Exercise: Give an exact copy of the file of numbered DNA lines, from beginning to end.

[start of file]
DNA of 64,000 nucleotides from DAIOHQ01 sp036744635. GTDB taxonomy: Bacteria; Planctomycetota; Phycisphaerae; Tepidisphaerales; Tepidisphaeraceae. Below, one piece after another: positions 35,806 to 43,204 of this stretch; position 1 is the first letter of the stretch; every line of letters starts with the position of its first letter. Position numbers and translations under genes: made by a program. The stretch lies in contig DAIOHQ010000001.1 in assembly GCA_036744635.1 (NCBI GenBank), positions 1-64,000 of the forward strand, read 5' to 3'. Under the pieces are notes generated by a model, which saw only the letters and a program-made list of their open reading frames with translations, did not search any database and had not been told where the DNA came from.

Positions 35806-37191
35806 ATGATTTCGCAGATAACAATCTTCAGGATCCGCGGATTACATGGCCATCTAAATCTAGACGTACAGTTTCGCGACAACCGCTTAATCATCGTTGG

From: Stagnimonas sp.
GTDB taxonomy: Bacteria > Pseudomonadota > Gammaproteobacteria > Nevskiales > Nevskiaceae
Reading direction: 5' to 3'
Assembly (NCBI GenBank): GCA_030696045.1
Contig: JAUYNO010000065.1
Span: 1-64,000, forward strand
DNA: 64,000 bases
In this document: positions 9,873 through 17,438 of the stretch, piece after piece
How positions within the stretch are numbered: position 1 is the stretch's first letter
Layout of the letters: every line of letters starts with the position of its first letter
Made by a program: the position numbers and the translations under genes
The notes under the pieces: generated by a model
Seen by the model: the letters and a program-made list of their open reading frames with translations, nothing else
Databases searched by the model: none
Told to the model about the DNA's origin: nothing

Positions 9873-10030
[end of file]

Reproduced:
DNA of 64,000 nucleotides from DAIOHQ01 sp036744635. GTDB taxonomy: Bacteria; Planctomycetota; Phycisphaerae; Tepidisphaerales; Tepidisphaeraceae. Below, one piece after another: positions 35,806 to 43,204 of this stretch; position 1 is the first letter of the stretch; every line of letters starts with the position of its first letter. Position numbers and translations under genes: made by a program. The stretch lies in contig DAIOHQ010000001.1 in assembly GCA_036744635.1 (NCBI GenBank), positions 1-64,000 of the forward strand, read 5' to 3'. Under the pieces are notes generated by a model, which saw only the letters and a program-made list of their open reading frames with translations, did not search any database and had not been told where the DNA came from.

Positions 35806-37191
35806 ATGATTTCGCAGATAACAATCTTCAGGATCCGCGGATTACATGGCCATCTAAATCTAGACGTACAGTTTCGCGACAACCGCTTAATCATCGTTGG

From: Stagnimonas sp.
GTDB taxonomy: Bacteria > Pseudomonadota > Gammaproteobacteria > Nevskiales > Nevskiaceae
Reading direction: 5' to 3'
Assembly (NCBI GenBank): GCA_030696045.1
Contig: JAUYNO010000065.1
Span: 1-64,000, forward strand
DNA: 64,000 bases
In this document: positions 9,873 through 17,438 of the stretch, piece after piece
How positions within the stretch are numbered: position 1 is the stretch's first letter
Layout of the letters: every line of letters starts with the position of its first letter
Made by a program: the position numbers and the translations under genes
The notes under the pieces: generated by a model
Seen by the model: the letters and a program-made list of their open reading frames with translations, nothing else
Databases searched by the model: none
Told to the model about the DNA's origin: nothing

Positions 9873-10030